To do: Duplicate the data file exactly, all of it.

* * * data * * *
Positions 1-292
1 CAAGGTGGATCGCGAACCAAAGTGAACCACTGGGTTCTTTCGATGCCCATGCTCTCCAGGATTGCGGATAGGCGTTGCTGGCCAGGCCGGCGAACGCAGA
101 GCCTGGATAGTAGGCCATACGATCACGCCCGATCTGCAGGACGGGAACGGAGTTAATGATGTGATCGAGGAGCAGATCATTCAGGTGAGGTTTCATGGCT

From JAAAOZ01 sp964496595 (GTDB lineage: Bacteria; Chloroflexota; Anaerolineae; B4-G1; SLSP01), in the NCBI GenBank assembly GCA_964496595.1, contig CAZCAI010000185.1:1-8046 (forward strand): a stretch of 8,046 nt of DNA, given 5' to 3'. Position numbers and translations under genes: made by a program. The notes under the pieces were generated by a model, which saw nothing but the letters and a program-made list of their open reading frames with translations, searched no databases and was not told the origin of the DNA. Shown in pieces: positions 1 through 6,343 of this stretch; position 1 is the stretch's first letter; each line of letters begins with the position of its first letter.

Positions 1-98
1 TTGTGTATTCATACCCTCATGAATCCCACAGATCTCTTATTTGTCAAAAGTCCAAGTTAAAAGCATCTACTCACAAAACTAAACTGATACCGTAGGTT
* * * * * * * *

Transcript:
Positions 1-292
1 CAAGGTGGATCGCGAACCAAAGTGAACCACTGGGTTCTTTCGATGCCCATGCTCTCCAGGATTGCGGATAGGCGTTGCTGGCCAGGCCGGCGAACGCAGA
101 GCCTGGATAGTAGGCCATACGATCACGCCCGATCTGCAGGACGGGAACGGAGTTAATGATGTGATCGAGGAGCAGATCATTCAGGTGAGGTTTCATGGCT

From JAAAOZ01 sp964496595 (GTDB lineage: Bacteria; Chloroflexota; Anaerolineae; B4-G1; SLSP01), in the NCBI GenBank assembly GCA_964496595.1, contig CAZCAI010000185.1:1-8046 (forward strand): a stretch of 8,046 nt of DNA, given 5' to 3'. Position numbers and translations under genes: made by a program. The notes under the pieces were generated by a model, which saw nothing but the letters and a program-made list of their open reading frames with translations, searched no databases and was not told the origin of the DNA. Shown in pieces: positions 1 through 6,343 of this stretch; position 1 is the stretch's first letter; each line of letters begins with the position of its first letter.

Positions 1-98
1 TTGTGTATTCATACCCTCATGAATCCCACAGATCTCTTATTTGTCAAAAGTCCAAGTTAAAAGCATCTACTCACAAAACTAAACTGATACCGTAGGTT